Exclamation Evolution

October 15, 2017 | By | Reply More

I love the exclamation mark. I’ve used it, and fairly regularly, for as long as I can remember. I like how it can signal glee, surprise, bemusement; how it can turn a blunt-sounding sentence (in a  text, say) into something softer, something more playful.

And I confess I use it in part because I know it ruffles the feathers of some friends who have a drier, more cynical approach to life than I. So I have been known to use one or several in emails or texts to pals who I can picture cringing on reading the upbeat content.

Well – I know several people like this and I love them dearly. There’s no match to dour, dry Scots or Northern English people, whose gruff manner contains a secret well of wit if you hang around with them long enough. These people get upset about things like exclamation marks and smiling face emojis, so of course I’m going to use them to get that kind of reaction. Or I should say, of course I’m going to use them to get that kind of reaction! JJJ  (You can see how it would irritate them, right?)

So yes. I use exclamation marks, and I probably overuse semi-colons and brackets and en-dashes. And I don’t always make use of the Oxford comma (that sound you hear is grammar purists and subeditors passing out). Maybe I’m lazy. Maybe I want to break the rules now and then. Maybe, on occasion, perfect grammar just doesn’t fit.

My first book, Show Me Colour, features some sentence structures that might well bother some. Yet the book is about a sudden death and the horrific aftermath of this unexpected bereavement, much of it from a sort of stream-of-consciousness journal I kept at the time. My thoughts were coming from a grief-addled mind so it didn’t make sense to have everything in place and controlled and… correct. I actually think it’s a wonder anyone who suffers a sudden bereavement can string a sentence together at all, at least in those first few mad, hazy months.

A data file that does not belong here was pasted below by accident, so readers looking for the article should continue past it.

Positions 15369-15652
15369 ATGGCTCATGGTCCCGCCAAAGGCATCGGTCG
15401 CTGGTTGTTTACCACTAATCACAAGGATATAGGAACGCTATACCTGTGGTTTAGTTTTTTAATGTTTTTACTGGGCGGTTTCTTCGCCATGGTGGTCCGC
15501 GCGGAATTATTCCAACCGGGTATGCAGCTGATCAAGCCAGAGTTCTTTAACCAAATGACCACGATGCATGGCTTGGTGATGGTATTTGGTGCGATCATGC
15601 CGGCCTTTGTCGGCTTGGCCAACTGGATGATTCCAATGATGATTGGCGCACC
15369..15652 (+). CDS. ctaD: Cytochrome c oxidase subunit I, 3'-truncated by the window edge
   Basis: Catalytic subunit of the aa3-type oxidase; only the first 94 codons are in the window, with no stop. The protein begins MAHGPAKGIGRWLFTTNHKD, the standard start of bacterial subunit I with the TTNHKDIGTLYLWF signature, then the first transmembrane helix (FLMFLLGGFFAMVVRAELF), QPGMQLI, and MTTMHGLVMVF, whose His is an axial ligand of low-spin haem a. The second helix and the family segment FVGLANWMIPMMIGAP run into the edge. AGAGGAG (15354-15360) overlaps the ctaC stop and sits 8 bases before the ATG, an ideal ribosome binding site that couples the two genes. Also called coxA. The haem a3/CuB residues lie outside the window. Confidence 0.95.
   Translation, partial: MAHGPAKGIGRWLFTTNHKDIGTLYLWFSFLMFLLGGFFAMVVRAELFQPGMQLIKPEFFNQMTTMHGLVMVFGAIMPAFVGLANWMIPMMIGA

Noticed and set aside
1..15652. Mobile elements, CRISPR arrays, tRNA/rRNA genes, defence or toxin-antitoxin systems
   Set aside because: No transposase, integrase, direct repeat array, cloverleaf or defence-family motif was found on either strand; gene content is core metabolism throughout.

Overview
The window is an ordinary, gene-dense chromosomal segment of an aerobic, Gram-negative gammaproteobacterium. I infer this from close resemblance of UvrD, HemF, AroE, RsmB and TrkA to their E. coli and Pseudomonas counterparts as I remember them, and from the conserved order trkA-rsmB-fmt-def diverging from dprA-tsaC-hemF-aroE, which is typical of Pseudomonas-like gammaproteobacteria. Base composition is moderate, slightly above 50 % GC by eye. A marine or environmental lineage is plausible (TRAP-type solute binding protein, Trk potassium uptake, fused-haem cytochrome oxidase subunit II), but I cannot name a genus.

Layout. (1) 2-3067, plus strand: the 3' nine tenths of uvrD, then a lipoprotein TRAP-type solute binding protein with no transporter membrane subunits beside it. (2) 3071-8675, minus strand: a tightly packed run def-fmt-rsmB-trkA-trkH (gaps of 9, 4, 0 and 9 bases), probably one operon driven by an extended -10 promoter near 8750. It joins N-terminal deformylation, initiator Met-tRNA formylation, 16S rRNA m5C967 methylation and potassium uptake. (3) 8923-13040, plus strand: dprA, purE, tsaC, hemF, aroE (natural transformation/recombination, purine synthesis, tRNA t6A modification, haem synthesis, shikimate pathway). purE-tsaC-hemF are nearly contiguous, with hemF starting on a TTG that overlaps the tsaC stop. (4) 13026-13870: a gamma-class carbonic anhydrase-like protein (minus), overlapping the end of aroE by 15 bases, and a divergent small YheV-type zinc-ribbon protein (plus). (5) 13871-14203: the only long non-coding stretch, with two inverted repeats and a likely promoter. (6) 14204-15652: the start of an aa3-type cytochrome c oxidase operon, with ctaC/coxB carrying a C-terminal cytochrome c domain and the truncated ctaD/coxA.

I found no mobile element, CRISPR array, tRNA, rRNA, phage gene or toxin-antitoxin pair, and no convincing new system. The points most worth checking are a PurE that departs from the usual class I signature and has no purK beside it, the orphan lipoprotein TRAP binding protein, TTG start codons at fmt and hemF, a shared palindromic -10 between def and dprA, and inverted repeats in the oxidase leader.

But where do we draw the line? I confess that if I see a missing or misplaced apostrophe I am horrified. A café has opened near me – I won’t name and shame it, but it’s a person’s name with no apostrophe –  and I can’t bring myself to visit it. Anal or what? Even in our social media-mad world I believe we need some rules in place – for example it’s not acceptable to miss out an apostrophe because it takes up 141 characters on Twitter. Edit the rest of it and, please, fit that poor apostrophe in, and in the correct place.

I guess everyone – not least a writer – has boundaries regarding what is linguistically acceptable and what is not. I thought I was safe using the exclamation mark, at least to the extent that I thought (if I ever thought about it properly) that it added positively to my communications.

Then along came one Donald Trump and his endless flurry of Tweets. His use of the exclamation mark (“Huge!”, “MAGA!” Etc) has made my familiar, easygoing punctuation mark go-to, wholly unappealing.

So to what extent should language be allowed to evolve? Prince, possibly my favourite ever pop star, was using text speak way before it was a thing, with songs such as I Would Die 4 U and Nothing Compares 2 U. Beautiful songs, and that playing around with spellings was really cool, though everything Prince did was cool. A few years ago I balked at the idea of using emojis as a normal part of communication, now my WhatsApp messages are littered with the things, like I’m a hyper-active six-year-old. But, they are so colourful and fun to use.

And, if I am allowed to miss out Oxford commas and splatter sentences with exclamation marks when I choose, why shouldn’t President Trump be allowed to use his own style of language and whatever punctuation he fancies? Can there be one rule for me and one for people I do not feel fond of?

I’m not sure of the answer to that. But I know my beloved punctuation go-to has lost its appeal and my use of it has decreased over the past few months. But, dear exclamation mark, I haven’t forgotten you, and hope we meet again soon.

Rosalind Gibb lives in Edinburgh, Scotland. She is the author of non-fiction book Show Me Colour: Notes on Love, Loss, Grief and Renewal, published in 2014. Her second book, Build A Fire, out in autumn 2017, is a collection of snapshots, in words and photos, of a trip from Maine to Miami.
A former staff journalist, Rosalind recently set up as a freelancer, working as a writer, editor and publication designer. She also interviews people for oral history projects in and around Edinburgh, and loves hearing people’s – very often amazing – stories.

Downtime treats include frothy coffee, dinner with friends, walks with dog-owning friends, and travelling to new places.

Twitter: @rosalindgibb


Category: Contemporary Women Writers, How To and Tips

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